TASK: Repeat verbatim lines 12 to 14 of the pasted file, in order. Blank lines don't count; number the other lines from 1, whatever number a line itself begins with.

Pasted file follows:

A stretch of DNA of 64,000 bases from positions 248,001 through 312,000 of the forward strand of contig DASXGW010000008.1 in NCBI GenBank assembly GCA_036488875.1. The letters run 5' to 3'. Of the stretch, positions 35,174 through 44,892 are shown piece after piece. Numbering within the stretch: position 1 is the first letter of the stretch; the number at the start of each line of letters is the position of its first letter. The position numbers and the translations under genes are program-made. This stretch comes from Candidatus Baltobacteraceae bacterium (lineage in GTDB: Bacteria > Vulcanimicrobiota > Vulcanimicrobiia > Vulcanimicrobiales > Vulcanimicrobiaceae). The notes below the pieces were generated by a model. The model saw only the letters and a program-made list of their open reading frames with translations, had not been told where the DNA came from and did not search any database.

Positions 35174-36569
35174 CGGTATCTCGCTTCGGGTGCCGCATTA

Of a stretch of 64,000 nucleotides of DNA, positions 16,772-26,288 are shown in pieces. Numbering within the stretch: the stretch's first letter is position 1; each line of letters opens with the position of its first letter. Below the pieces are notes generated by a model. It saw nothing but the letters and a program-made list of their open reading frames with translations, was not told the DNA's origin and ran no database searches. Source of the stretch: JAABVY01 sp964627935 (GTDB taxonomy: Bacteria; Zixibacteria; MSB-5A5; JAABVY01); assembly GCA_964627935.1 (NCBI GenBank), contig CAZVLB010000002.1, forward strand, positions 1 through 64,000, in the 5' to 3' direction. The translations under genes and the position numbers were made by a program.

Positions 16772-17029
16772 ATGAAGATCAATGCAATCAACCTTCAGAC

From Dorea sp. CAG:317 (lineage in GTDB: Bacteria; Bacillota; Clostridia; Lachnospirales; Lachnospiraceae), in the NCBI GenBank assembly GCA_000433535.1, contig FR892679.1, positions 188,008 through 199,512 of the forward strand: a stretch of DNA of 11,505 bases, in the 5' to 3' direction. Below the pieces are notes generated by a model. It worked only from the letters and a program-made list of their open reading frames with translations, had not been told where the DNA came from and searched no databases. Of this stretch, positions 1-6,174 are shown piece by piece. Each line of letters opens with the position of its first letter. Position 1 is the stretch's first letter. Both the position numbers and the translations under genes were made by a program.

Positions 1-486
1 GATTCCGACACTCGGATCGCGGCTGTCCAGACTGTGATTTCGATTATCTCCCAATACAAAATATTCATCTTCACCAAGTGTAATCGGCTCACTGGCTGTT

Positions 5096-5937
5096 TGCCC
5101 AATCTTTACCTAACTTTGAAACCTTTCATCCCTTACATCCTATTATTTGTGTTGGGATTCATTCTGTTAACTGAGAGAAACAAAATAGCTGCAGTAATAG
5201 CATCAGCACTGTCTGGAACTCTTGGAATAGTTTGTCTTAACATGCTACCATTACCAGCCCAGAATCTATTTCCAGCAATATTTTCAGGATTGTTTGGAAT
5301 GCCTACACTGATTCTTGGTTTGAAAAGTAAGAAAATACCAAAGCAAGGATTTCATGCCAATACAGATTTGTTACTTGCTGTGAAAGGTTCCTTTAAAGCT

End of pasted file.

5101 AATCTTTACCTAACTTTGAAACCTTTCATCCCTTACATCCTATTATTTGTGTTGGGATTCATTCTGTTAACTGAGAGAAACAAAATAGCTGCAGTAATAG
5201 CATCAGCACTGTCTGGAACTCTTGGAATAGTTTGTCTTAACATGCTACCATTACCAGCCCAGAATCTATTTCCAGCAATATTTTCAGGATTGTTTGGAAT
5301 GCCTACACTGATTCTTGGTTTGAAAAGTAAGAAAATACCAAAGCAAGGATTTCATGCCAATACAGATTTGTTACTTGCTGTGAAAGGTTCCTTTAAAGCT